Several Saccharomyces species have been extensively used in wine making, sake making, and brewing processes such as in bioethanol production, despite yeasts are rather sensible to ethanol accumulation in the reaction medium [1]. In fact, in winemaking the number of stuck of fermentations is continuously increasing, particularly in countries characterized by warm climates [2].
As widely reported in literature, a number of stress factors occurring during the process, the lack of micro and macronutrients necessary for yeasts, unsuitable reaction temperatures, too low pH values, the presence of significant concentrations of inhibitors (ethanol, phenols, etc.) in the reaction medium, the development of dangerous microorganisms as well as the alteration of ionic equilibrium can induce a deep modification of the alcoholic fermentation kinetics [1,2].
Over the past two decades, wine producers aimed to produce grapes with increased sugar to total acidity ratios to obtain higher concentrations of phenols and aromatic compounds in order to increase wine quality. As a consequence, the musts obtained by these grapes are more difficult to process because they present unsuitable conditions for yeast reproduction [3,4].
The basis for the decline in fermentation rate is not fully understood. The increase in alcoholic fermentation rate by the addition of selected yeasts strains to the must could result ineffective so the residual sugars were also utilized by contaminating microorganisms able to carry out unwished metabolic pathways. Such an example, in these conditions, some heterofermentative lactic acid bacteria strains could significantly increase volatile acidity inducing a remarkable loss of quality of the alcoholic beverage. Moreover, yeasts lysis, occurring at the end of alcoholic fermentation, determines the solubilisation of cellular contents which can greatly stimulate Brettanomyces spp. growth [5].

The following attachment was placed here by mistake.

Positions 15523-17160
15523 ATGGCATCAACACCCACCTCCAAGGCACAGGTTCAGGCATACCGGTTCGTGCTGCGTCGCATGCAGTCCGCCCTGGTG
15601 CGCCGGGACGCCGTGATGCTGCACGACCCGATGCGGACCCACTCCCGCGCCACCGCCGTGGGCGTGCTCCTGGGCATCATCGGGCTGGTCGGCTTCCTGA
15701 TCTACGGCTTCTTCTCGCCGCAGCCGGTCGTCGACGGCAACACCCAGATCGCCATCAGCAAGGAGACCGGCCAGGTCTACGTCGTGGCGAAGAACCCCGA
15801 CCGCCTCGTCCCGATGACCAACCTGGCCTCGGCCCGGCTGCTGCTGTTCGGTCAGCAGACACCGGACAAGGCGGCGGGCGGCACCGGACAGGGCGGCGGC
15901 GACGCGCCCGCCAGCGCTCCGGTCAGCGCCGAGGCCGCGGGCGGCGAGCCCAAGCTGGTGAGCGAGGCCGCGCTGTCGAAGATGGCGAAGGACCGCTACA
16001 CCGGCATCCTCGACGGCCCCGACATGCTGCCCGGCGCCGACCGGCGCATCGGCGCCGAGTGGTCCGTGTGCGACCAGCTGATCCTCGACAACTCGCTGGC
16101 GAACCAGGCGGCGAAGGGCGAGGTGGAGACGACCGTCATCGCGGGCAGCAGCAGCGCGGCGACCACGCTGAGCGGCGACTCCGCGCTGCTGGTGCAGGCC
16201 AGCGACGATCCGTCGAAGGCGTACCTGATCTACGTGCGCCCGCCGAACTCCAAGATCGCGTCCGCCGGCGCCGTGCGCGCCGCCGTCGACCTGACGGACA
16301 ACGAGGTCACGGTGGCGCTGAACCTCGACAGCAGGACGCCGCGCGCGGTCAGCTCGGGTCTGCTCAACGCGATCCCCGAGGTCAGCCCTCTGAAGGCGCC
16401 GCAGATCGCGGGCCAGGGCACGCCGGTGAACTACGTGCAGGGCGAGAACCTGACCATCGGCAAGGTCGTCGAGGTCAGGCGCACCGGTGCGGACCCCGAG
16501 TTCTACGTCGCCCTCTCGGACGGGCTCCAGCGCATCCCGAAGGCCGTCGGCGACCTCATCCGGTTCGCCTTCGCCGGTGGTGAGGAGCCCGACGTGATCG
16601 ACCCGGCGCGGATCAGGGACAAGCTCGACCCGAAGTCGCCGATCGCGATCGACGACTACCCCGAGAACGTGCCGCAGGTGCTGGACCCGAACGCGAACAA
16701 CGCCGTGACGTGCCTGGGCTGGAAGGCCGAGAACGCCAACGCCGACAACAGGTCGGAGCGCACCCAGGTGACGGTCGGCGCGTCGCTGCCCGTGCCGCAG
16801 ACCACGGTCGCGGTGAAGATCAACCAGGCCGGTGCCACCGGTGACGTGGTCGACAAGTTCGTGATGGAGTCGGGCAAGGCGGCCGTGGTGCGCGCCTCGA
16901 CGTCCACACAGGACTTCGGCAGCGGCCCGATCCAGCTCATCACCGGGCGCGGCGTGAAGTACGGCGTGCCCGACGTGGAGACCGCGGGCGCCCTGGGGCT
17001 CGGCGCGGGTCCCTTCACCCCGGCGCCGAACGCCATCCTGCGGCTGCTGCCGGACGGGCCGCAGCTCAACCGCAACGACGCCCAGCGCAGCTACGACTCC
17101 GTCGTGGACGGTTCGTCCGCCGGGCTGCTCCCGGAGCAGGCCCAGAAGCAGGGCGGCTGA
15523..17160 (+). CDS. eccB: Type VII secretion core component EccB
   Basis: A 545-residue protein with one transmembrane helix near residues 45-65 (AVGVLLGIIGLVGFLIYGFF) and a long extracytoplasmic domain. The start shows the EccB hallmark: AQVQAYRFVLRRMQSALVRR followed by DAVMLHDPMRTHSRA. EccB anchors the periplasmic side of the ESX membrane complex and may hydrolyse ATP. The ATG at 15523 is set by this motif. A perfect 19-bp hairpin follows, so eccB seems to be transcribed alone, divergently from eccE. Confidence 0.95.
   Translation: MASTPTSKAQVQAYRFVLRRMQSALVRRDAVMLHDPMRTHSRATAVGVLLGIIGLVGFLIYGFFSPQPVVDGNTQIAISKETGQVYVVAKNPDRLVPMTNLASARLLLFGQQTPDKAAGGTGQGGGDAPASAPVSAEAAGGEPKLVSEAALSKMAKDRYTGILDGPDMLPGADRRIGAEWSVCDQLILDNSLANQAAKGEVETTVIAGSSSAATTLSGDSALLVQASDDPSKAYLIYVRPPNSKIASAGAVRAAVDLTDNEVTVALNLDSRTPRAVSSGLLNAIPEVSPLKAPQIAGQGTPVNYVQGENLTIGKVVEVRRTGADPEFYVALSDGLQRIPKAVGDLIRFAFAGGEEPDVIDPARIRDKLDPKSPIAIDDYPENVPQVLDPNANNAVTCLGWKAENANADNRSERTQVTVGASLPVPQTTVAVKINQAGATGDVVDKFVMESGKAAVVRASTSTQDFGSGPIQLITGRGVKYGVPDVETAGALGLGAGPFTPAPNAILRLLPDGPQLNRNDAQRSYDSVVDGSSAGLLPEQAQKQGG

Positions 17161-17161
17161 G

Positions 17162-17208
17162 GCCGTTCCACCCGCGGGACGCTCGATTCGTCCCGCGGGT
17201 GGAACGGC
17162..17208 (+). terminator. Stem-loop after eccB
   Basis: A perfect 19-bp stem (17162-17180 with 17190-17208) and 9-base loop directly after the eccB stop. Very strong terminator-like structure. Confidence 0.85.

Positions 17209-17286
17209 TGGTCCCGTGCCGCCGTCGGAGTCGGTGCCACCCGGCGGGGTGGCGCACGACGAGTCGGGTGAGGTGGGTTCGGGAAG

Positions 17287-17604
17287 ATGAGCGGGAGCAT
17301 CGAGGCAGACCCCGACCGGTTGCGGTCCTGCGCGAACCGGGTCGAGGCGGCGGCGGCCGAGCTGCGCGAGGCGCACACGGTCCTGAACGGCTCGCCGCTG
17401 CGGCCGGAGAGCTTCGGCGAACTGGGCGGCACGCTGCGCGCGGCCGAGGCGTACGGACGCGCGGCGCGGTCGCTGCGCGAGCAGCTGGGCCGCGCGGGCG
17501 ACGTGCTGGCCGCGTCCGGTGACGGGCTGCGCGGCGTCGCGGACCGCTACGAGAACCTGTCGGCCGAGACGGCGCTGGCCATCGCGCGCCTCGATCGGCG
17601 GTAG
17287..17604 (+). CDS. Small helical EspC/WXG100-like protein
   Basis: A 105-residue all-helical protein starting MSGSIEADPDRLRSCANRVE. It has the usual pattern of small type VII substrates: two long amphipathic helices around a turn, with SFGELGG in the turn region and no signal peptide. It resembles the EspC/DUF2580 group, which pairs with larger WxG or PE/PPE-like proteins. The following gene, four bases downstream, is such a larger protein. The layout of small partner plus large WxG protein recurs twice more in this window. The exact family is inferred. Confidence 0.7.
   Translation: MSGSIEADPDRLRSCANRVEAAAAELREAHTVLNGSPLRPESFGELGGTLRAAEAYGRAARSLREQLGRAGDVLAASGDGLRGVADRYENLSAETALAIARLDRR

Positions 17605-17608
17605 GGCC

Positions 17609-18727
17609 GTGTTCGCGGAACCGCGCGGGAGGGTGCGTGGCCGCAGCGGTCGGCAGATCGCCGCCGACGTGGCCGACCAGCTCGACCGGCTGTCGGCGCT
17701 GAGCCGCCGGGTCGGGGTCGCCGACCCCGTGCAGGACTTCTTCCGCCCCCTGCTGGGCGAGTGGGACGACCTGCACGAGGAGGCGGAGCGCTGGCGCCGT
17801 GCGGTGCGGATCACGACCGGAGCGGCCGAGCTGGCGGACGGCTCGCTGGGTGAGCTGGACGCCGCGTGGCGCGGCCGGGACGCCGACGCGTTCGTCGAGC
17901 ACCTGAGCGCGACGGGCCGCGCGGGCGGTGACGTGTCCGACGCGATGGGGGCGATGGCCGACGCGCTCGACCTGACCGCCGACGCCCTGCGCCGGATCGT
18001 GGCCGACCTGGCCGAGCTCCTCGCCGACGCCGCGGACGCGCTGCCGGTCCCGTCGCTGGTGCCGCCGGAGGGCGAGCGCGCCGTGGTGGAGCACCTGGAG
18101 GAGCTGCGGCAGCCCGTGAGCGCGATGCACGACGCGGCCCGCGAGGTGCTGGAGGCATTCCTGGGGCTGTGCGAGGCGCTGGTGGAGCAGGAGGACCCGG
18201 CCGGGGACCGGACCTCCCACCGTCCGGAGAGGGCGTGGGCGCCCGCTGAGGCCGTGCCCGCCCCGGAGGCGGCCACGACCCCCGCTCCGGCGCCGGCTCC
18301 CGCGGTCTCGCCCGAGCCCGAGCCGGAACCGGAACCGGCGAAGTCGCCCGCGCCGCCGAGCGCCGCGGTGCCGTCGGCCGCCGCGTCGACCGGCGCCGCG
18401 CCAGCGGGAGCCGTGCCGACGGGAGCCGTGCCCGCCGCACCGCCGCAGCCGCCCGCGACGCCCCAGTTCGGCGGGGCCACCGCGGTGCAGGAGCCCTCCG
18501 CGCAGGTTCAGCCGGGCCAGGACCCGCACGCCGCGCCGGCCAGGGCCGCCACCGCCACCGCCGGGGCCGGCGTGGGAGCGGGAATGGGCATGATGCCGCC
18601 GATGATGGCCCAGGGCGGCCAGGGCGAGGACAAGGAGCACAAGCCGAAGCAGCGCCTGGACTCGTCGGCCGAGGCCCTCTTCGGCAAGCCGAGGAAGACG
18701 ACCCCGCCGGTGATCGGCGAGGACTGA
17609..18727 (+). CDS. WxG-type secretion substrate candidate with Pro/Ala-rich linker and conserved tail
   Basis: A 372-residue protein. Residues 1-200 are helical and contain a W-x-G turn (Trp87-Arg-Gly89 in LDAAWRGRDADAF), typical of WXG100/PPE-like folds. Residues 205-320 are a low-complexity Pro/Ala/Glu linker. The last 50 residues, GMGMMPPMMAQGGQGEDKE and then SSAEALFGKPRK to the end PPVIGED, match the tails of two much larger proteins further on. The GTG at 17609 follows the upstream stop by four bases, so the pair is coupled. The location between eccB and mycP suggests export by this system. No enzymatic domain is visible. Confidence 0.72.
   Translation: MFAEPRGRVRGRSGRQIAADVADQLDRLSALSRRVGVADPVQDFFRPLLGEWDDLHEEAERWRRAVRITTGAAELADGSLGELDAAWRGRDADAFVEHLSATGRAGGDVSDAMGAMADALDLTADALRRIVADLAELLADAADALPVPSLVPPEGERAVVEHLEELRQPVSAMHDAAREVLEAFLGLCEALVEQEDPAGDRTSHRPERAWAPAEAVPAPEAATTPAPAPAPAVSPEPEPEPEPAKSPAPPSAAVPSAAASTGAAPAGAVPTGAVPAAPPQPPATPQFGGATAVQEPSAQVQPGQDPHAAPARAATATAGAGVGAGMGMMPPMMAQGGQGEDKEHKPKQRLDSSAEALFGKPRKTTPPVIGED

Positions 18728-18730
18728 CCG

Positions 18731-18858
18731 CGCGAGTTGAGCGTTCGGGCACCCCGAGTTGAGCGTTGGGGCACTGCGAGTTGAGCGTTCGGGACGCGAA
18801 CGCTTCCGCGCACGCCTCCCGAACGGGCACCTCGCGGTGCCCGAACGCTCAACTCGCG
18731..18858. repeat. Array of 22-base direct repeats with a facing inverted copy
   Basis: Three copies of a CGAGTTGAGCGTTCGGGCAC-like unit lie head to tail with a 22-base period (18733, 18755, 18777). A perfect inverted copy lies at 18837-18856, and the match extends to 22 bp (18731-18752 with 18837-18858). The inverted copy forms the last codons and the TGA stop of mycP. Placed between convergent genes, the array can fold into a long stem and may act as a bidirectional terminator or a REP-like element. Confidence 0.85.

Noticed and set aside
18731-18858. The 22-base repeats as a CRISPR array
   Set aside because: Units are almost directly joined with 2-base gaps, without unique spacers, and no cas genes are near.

Although a great number of references, providing a lot of information on the different aspects of alcoholic fermentation, are available in literature, it is still difficult to identify the possible causes of slowing or stuck fermentations even if the change of some compositional parameters (ex: D-glucose/D-fructose ratio, glycerine produced/hexoses converted) or an unusual accumulation of intermediates of sugar catabolism could be assumed as valid signals of a possible deviation from Saccharomyces metabolic pathways [6].
The molecular basis of the differential utilization of glucose and fructose, i.e., the glucose/fructose discrepancy in fermentation by Saccharomyces cerevisiae, in general, is not known. We have shown previously that different wine yeast strains have strain-specific G/F discrepancies [7,8], and the basis of these differences also is unknown.
In particular, it is interesting to find the reason why alcoholic yeasts preferably metabolise D-glucose rather than D-fructose [2,7-11], and investigate the kinetic aspects related to their conversion in order to optimize specific substrate consumption rates. Moreover, this kinetic approach appears to be potentially able to clarify many metabolic aspects related to hexoses conversion with the aim to better control alcoholic fermentation and to avoid that unwished dangerous processes take place.
To reduce the large number of variables able to influence the kinetics of alcoholic fermentation, the time evolution of different initial concentrations of D-glucose and D-fructose, dissolved in a model solution simulating a must (citrate buffer at pH=3.4 inoculated by two commercial strains of Saccharomyces spp.), have been investigated both in presence and in absence of ethanol in the initial reaction medium.
Materials and Methods
The experimental runs were carried out at 27.0 ± 1.5°C using a 500 mL batch reactor. To ensure anaerobic and sterilized conditions the whole experimental apparatus was autoclaved and subjected to three cycles of vacuum following by replacement with nitrogen sterilized by filtration. Thus, the presence of undesired microorganisms and the aerobic utilization of sugars by yeasts were ruled out.